I reccomend this book without reservation to anyone interested in evolution, religion, and ways to reconcile them genuinely (rather than the namby-pamby approach postulated by Gould.) Also, As a companion, I would also reccomend Michael Ruse's "Can a Darwinian be a Christian."
Miller is a sincere Christian who simply refuses to go down the road of Intelligent Design. And he does not do this naively, since he is an accomplished cellular biologist himself. In its stead, he offers a view of religion that is consistent with the findings of science, and consistent with, as he argues, the future findings of science. After the machinations of Johnson, Behe, and others to predict the inevitable failure of science to explain life, this is indeed a book that breaks the mold and adds something new to the argument (or perhaps not new, but a point of view that has not received much press recently).
In the first half or so of the book, Miller offers vigorous arguments against three creationists/intelligent designists-Morris, Johnson, and Behe. His critique is well-informed and articulate. I am no biologist, so my assessments are far less informed that Miller's, but it seemed rather clear to me that Miller's criticisms of Morris and Johnson were devastating. Having read Behe's "Darwin's Black Box" I did note that Miller didn't take on each of Behe's examples directly, but he does convincingly show that examples of what might seem initially to be "irreducibly complex" systems, to use Behe's term, can be explained by plausible evolutionary mechanisms, and he does note that at least one of Behe's examples was explained in the very year of the publication of Behe's book.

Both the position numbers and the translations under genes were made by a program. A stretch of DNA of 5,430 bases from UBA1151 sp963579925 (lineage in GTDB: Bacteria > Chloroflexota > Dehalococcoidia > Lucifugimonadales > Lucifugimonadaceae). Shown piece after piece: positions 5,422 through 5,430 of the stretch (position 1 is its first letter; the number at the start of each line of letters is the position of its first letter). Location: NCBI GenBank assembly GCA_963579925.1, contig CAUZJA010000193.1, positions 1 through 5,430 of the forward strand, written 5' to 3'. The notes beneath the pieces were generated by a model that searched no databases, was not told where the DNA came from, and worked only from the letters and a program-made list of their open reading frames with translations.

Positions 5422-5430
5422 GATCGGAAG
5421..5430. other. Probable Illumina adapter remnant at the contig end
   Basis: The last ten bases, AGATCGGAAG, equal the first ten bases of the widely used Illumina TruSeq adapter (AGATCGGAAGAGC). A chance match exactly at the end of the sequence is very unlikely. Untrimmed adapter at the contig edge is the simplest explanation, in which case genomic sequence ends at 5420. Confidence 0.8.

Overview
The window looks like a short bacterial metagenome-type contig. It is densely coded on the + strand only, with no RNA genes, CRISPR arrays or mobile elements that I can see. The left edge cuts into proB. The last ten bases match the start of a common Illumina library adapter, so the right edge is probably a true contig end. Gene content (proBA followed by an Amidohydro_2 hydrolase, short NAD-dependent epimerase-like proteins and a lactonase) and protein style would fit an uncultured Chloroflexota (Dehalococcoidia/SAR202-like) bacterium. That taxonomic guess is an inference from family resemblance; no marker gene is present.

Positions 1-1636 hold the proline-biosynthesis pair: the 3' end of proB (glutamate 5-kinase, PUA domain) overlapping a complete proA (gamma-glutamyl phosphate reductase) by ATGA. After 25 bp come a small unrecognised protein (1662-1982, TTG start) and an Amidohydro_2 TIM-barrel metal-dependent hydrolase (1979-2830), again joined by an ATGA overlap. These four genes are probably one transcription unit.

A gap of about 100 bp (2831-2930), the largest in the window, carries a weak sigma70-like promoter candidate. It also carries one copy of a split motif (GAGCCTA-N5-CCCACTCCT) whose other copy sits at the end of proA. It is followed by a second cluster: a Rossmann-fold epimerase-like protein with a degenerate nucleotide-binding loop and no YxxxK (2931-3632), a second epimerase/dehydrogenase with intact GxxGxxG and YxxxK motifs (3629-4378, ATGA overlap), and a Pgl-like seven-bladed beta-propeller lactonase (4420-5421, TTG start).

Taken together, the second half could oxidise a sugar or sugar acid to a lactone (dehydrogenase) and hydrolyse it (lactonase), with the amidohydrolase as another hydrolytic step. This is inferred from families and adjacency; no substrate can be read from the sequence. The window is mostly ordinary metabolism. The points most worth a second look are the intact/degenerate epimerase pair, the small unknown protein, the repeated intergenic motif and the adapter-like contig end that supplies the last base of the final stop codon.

The second half of the book consists of Miller's argument that in fact religion and science are not incompatible. The arguments here are indeed less targeted and somewhat more vague, but they are for the most part reasonable. I think much could be added to his argument, as one would expect from a theist who is in a real sense breaking new ground-accepting science unconditionally and exploring the relation of religion to science.
A couple of his points fall flat in my opinion, but perhaps not a fault of Miller, since I am reviewing him after nine years of active science. He seems to be rather convinced of the anthropic or fine-tuning argument, that the various constants of our universe are fine-tuned to the evolution of life. Recently physicists, from various perspectives, have considered seriously the possibility of a multiverse-that our universe is simply one of many. The fine-tuning argument depends on the premise that our universe is unique. So long as the question is unanswered on the issue the fine-tuning argument needs to wait. His argument from the congruency of the religious story of unique creation and the scientific story of the unique "big bang" also needs to be set aside for the moment, since my understanding (which is again not that of a physicist) is that the story is still out as to whether the big bang was unique, or whether we can see scientifically before this event.
But there are many insights that remain unscathed in Miller's discussion. One is, and I think he's right, that much of the issue of religion vs. science arises out of a nineteenth century conception of science as supporting complete determinism, which since has been negated by quantum physics.
In all, I think Miller's attitude towards the issue of religion and science is the right one, and I'll be looking actively for books that emulate it.
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Miller contradicts himself.Read more